Ninth Grade Parent Night
The counselors will be hosting the Ninth Grade Parent Night, Tuesday, November 8, 2011 at 6:30 PM in the Strake Family Cafeteria at St. Agnes Academy. The focus of this presentation is the transition to high school. This stage of high school can be a challenge not only academically but also, socially and emotionally. We look forward to a stimulating evening as we talk about this change in the lives of you and your daughters.Studying and Homework, Part II
As discussed last week, the homework process is an important component of being a successful student. Another critical part of finding success as a student is creating and maintaining good study habits. Study differs from homework in that it is almost completely student directed. While the teacher may say "go home and study", there are no specific guidelines or due dates. Studying is that time a student sets aside to go over class notes, textbook readings or key concepts to make sure knowledge is complete. It is also a time for a student to take control of their own study habits and create a study environment which promotes independence and initiative. There are many techniques a student can employ to become a better student. Making flashcards (on index cards or through the website www.quizlet.com
), re-reading textbook passages using the SQR3 method (one example seen here: http://www.studygs.net/texred2.htm
), taking annotated notes while reading, or re-writing class notes are a few of the strategies successful students employ. Another key factor in translating study into more successful test scores is studying for shorter amounts of time for more days. Brain research shows that active studying of information for 15 to 30 minutes a day for 5 or more days before a test is a much more effective way of studying than spending hours studying the day right before a test (also known as "cramming"). Studying over a longer period of time allows for the transference of the information into long term memory, which is where a student wants material that needs to be known and recalled (such as for a test). There are four ways to transfer material from short term memory (where material that is "crammed" for usual resides) into long term memory:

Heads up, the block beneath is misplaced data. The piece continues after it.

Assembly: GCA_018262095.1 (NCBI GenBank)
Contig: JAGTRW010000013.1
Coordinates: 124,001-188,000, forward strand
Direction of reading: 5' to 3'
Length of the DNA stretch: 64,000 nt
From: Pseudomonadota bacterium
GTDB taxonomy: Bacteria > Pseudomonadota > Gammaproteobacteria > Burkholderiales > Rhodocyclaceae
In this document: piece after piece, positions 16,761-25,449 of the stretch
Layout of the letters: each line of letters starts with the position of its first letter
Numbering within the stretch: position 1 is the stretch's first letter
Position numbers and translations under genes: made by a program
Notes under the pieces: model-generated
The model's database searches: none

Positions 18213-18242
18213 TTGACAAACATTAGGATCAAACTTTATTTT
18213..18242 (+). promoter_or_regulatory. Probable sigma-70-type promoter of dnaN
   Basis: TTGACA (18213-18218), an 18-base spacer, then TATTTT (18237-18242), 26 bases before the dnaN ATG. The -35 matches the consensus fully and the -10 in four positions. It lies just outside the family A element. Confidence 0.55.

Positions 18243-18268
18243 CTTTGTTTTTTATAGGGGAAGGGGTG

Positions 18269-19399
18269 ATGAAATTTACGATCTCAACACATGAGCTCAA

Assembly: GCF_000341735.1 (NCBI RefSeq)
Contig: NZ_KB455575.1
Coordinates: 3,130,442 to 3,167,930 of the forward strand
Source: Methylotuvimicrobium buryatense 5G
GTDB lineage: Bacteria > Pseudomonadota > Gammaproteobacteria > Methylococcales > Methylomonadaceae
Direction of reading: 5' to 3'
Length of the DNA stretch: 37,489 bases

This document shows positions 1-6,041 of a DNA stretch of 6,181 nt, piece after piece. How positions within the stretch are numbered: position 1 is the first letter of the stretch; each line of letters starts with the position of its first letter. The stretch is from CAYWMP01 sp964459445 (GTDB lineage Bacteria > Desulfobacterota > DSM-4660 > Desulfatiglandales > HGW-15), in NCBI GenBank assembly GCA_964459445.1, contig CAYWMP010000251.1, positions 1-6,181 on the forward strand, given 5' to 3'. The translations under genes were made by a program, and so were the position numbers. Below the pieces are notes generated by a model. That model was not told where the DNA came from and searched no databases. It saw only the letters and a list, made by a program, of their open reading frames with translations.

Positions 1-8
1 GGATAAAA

Pay attention - learning cannot occur without attention and interest
Visualize or picture in the mind what needs to be remembered - mental images are easier to remember than words
Create a chain of memories by relating new ideas and information to previously learned material - "filing" information in groups makes it easier to locate and remember
Repeat, repeat, repeat - repetition of information to the point of overlearning makes recall easier and more complete.
As always, please feel free to contact your daughter's counselor or Lisa Crank in the Services Center should you have any questions.